Cleaning the microbe way

Even the tiniest microbes could help spruce up our foul environment when let loose on domestic waste. Researchers in Delhi are now advocating the use of this miniscule life form to solve the huge problem of urban waste. These tiny do-gooders do not just clean up the garbage but convert it into useful products

Published: Wednesday 31 January 1996

Dumping waste or wealth A CLEANER and healthier world may not be a distant dream if we, as its citizens, learn to use its resources to the maximum. For achieving this, conserving energy through means like recycling waste and bio-degradable matter would make all the difference. The department of microbiology under the School of Life Sciences, Jawaharlal Nehru University (JNU), has developed just such waste-eating microbes.

Microbes offer long-term, sustainable solutions that protect the environment apart from generating employment oppurtunities. Biomass, comprising substances like dead leaves, household vegetable and fruit wastes, and hedge trimmings could be made to decompose with the use of microorganisms which the JNLT researchers have developed.

As of now, large pockets of urban India, in particular, are submerged in rather unhygienic conditions. In capital Delhi, the disposal of the carcasses of animals at various dumping sites presents a formidable health hazard. The perenially choked open drainage system and the mounds of garbage do not seem to move the city's builders, architects, private estate agents or the Delhi Development Authority, On an average the Municipal Corporation of Delhi (MCD) lifts about 4,300 metric tonnes of the city's garbage everyday with its 430 strong fleet of trucks. But ironically, most of these trucks spew black fumes (unspent fuel containing toxic gases). All such eye sores could easily be converted into useful products were we to employ these friendly microbes.

The decomposed organic material could serve as a nutrient-rich compost. The quality of the compost so produced is far superior to the commercially available khad and chemical fertilisers. The compost also proves to be more immune to pathogenic organisms and pests (termites). For instance, straws from various agricultural crops like rice, wheat and barley could be used for mushroom cultivation. Normally fungi are used to produce certain enzymes which break down complex polymers into glucose and other simpler chemicals. However, this is time-consuming and delays the production of edible mushrooms. Instead, if waste straws could be pre-treated with microbes and then sprayed on the mushroom seeds, there could be a considerable reduction in production time. Also, more cycles of cultivation could be achieved, to enhance the cultivation of mushrooms, reaping greater profits for the cultivators.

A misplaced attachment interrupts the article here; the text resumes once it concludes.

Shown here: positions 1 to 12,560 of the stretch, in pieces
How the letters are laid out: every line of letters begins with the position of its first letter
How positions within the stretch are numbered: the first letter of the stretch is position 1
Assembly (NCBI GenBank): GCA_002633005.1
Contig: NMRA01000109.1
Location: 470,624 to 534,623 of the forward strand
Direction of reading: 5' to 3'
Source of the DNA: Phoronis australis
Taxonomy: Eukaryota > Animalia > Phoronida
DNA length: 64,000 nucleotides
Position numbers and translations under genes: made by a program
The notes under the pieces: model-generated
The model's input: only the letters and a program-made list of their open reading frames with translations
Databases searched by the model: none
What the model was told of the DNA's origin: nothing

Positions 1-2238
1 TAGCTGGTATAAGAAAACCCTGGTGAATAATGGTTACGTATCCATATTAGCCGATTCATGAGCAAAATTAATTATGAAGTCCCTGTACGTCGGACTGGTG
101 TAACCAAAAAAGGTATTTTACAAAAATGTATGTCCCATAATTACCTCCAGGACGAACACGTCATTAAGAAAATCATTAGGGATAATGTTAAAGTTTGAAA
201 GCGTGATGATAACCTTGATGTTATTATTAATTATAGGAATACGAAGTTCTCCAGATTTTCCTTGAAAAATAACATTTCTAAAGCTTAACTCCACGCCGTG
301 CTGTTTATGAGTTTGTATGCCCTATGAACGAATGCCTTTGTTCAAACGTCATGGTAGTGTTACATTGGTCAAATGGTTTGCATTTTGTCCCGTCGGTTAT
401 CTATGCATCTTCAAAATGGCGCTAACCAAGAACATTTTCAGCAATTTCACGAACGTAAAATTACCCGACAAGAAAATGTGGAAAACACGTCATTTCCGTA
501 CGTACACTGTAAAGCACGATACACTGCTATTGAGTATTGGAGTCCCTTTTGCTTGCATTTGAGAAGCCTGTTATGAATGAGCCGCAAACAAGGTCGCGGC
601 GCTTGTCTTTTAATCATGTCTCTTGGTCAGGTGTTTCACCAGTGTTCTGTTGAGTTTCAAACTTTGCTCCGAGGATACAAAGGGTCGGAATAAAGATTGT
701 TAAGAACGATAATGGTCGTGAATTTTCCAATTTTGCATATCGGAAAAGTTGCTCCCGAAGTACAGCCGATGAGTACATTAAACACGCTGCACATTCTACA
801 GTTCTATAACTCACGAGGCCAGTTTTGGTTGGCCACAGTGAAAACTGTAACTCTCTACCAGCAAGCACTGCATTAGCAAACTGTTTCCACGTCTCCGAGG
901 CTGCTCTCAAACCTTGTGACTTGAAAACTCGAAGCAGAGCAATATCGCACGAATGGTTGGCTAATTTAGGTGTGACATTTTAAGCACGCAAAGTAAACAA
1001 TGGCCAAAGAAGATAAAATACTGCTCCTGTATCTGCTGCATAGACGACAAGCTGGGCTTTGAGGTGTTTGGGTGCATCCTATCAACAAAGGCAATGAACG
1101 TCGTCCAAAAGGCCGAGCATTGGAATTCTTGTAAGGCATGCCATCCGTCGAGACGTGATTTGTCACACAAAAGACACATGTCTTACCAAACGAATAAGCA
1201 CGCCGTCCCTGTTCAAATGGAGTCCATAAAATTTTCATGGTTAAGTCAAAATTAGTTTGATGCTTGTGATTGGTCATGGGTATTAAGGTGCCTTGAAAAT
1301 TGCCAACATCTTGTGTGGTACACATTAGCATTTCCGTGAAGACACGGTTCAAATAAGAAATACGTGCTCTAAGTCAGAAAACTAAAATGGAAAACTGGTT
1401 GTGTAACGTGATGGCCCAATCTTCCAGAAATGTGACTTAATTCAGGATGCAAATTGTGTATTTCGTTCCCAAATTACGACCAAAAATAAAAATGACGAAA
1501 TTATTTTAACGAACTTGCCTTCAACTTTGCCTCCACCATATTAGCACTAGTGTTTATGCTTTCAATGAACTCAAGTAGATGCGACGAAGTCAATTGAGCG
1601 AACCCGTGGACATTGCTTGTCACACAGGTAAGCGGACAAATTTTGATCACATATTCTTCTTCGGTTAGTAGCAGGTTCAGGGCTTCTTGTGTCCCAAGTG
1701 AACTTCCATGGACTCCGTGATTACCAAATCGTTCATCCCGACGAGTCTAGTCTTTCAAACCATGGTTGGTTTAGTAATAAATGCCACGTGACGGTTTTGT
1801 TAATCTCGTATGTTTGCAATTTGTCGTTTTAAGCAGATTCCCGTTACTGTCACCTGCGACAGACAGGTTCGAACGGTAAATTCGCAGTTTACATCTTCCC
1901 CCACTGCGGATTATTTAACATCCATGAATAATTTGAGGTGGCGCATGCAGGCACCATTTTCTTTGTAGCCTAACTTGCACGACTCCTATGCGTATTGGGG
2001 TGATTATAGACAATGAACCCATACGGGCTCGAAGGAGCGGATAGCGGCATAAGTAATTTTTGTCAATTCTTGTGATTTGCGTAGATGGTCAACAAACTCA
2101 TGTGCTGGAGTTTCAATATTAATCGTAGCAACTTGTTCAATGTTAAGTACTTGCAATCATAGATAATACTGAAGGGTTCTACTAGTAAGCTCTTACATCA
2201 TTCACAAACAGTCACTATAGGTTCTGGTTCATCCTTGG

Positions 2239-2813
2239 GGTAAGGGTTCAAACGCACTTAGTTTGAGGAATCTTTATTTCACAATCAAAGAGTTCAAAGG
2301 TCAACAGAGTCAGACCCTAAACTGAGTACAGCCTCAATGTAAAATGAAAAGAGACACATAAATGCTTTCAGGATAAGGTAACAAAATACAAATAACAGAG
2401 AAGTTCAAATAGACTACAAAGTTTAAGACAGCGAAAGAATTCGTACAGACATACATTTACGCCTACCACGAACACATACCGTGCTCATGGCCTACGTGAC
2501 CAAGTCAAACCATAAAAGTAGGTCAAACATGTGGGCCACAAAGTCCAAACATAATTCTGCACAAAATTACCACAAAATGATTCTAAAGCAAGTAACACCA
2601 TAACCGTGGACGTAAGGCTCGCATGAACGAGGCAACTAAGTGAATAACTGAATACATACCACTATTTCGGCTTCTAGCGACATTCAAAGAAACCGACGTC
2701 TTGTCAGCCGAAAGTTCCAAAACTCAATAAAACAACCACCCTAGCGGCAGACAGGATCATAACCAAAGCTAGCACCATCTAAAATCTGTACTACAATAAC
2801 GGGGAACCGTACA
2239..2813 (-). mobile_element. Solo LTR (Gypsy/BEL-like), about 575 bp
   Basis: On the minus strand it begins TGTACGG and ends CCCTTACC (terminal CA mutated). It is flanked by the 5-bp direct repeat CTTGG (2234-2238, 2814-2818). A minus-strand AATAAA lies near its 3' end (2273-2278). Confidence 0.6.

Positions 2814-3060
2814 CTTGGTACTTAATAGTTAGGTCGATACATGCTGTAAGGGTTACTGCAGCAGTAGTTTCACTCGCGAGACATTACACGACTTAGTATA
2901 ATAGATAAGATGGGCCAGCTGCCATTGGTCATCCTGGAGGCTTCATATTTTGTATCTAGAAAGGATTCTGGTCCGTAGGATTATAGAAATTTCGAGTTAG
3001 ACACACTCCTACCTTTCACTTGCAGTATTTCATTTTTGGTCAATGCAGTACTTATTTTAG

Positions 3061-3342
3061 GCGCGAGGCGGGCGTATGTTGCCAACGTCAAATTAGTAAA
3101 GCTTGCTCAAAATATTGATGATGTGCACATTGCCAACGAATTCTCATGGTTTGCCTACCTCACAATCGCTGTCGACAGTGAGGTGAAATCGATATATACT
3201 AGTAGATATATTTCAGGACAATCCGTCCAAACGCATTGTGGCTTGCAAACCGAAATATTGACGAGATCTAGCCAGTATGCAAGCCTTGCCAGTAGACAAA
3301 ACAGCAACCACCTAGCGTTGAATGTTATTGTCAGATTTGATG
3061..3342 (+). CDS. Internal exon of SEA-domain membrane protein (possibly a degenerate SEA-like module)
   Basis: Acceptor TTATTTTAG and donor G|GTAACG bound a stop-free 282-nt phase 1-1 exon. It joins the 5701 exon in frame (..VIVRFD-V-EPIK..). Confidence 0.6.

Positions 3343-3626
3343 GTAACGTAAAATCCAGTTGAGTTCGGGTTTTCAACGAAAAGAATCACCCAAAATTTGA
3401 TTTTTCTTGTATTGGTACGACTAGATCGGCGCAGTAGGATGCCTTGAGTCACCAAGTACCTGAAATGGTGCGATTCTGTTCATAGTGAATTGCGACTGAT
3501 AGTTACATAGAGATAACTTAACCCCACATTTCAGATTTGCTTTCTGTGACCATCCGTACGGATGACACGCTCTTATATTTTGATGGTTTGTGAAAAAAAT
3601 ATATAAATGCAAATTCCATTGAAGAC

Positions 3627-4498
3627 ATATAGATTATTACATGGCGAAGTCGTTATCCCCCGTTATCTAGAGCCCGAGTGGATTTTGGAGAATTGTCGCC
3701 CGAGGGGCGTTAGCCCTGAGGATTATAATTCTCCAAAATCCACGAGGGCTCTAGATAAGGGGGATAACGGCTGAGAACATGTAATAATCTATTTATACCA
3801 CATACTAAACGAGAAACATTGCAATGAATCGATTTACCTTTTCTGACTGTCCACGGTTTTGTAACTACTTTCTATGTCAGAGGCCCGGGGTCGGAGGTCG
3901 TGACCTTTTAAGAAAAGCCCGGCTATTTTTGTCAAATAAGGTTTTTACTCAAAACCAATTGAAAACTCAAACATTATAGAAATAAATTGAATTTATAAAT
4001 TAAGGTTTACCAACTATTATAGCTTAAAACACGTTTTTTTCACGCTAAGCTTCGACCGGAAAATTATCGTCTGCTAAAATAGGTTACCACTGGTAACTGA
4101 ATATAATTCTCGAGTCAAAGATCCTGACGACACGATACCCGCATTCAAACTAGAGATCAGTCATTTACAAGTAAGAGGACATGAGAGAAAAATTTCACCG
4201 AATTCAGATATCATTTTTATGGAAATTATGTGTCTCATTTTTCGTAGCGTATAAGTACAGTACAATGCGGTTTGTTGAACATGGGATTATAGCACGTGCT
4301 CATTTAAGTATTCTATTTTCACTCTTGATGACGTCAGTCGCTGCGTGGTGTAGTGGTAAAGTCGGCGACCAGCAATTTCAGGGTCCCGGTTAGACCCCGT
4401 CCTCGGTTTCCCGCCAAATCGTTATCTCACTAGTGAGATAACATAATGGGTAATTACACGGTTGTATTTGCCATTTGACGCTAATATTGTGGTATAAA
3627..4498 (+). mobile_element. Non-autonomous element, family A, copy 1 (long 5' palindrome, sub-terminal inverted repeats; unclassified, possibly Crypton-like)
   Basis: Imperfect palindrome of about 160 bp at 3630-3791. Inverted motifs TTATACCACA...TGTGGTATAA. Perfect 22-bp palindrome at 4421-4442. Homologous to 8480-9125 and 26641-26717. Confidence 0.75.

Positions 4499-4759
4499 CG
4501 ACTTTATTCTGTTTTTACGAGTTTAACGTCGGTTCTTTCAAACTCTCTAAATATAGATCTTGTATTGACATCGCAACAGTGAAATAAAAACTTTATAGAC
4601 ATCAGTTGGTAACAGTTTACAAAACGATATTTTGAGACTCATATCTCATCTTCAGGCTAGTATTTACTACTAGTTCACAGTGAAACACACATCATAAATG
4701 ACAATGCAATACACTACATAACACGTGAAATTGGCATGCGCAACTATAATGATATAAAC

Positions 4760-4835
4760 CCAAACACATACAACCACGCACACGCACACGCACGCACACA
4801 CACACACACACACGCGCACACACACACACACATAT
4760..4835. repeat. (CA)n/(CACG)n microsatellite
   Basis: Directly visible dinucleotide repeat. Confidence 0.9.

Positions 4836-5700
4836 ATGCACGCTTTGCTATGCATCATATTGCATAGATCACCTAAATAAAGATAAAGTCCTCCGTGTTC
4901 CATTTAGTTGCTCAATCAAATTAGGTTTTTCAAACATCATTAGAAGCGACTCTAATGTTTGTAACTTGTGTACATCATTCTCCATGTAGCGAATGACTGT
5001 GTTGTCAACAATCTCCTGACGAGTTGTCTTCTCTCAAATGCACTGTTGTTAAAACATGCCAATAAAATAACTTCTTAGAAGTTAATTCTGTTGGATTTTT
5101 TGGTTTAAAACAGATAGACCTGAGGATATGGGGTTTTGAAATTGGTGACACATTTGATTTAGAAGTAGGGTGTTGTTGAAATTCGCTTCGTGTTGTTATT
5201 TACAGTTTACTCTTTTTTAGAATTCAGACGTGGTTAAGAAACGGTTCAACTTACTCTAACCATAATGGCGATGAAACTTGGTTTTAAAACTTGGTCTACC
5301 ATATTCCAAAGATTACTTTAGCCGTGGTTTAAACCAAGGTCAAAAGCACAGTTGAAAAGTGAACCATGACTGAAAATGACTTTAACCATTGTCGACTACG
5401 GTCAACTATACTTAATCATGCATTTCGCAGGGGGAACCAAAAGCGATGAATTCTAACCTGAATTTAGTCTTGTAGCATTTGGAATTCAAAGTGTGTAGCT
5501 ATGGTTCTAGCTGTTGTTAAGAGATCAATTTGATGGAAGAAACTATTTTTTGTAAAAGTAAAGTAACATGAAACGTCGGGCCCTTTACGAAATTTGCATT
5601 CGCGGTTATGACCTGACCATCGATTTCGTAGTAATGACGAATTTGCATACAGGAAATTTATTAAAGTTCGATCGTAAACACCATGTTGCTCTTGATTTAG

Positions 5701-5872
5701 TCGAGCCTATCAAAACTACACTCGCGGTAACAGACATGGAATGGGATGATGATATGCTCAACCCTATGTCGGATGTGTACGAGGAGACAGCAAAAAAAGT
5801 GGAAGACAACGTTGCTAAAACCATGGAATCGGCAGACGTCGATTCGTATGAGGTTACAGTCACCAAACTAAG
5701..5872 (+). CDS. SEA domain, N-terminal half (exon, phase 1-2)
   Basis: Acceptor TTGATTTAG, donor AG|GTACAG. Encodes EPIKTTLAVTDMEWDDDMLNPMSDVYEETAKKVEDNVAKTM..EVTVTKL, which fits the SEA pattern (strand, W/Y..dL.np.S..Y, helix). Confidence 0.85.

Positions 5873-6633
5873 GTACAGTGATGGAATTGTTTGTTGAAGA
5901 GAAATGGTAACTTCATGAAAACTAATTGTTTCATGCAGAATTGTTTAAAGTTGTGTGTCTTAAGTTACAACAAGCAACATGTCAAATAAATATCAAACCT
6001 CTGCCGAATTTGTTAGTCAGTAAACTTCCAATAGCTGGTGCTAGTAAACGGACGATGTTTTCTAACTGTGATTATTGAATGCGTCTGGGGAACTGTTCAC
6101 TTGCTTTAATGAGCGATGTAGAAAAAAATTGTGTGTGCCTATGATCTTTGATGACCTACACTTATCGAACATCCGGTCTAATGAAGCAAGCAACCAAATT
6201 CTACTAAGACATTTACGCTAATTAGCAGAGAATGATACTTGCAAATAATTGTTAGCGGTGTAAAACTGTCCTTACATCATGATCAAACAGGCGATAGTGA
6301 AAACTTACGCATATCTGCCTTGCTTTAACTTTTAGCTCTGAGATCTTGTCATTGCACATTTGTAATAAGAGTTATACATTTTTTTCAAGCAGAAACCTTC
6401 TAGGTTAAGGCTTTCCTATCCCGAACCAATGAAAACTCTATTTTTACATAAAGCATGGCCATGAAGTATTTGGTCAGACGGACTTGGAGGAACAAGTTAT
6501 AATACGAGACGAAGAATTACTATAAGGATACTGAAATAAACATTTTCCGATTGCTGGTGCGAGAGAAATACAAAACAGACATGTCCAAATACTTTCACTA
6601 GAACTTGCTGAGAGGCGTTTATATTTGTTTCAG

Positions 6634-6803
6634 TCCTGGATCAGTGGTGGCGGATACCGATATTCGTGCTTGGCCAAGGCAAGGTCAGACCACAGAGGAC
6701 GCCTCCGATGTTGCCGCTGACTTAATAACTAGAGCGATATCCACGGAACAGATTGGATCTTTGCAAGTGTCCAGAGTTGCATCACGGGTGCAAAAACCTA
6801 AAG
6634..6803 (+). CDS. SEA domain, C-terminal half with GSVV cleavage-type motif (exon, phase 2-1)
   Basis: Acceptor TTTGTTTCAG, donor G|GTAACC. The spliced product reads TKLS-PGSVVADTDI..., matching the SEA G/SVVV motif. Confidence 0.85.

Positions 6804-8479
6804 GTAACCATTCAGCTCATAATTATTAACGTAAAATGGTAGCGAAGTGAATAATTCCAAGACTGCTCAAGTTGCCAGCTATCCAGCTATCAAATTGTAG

Other industrially useful chemicals could be produced from cellulose, a major component of most organic matter. Cellulose could be reduced to simple sugars (glucose). In practice the glucose could be utilised by bacteria, both aerobic and anaerobic, for the production of biogas (methane) and densified fuel briquettes.

Agro-wastes may also be converted into a perfect substitute for wood. Available in panels, it may be ideal for all kinds of wood work replacing ply, board and wood. Tomato and potato peels could be used to make adhesives and replace synthetic fevicol and other chemical glues.

With appropriate microbial management, the organic biomass could be composted in each locality itself and can be distributed to local residents at a nominal cost. Builders and town planners should develop compost pits in each residential area.

One such programme was devised by Ajit Varma of the School of Life Sciences, JNU, in collaboration with K Chandra Of DLF Universal, Gurgaon, Haryana. The waste organic biomass was spread into compost pits and sprinkled with a mixture of specially developed microbes (bacteria and yeast). This was layered with thin films of animal dung, slurry and lime (serving as a deodarant) followed by native soils. These layers were repeated several times till the compost pits were totally covered. The required moisture content for effective microbial fermentation was maintained by the sprinkling of unfiltered ground water or waste water at regular intervals. Within 90 days, the biomass was completely composted and served as fertiliser for agricultural, horticultural and floricultural purposes.

If such a technology were to be developed on a commercial scale, even businesses could benefit from the same while contributing to environmental protection and sustainability.

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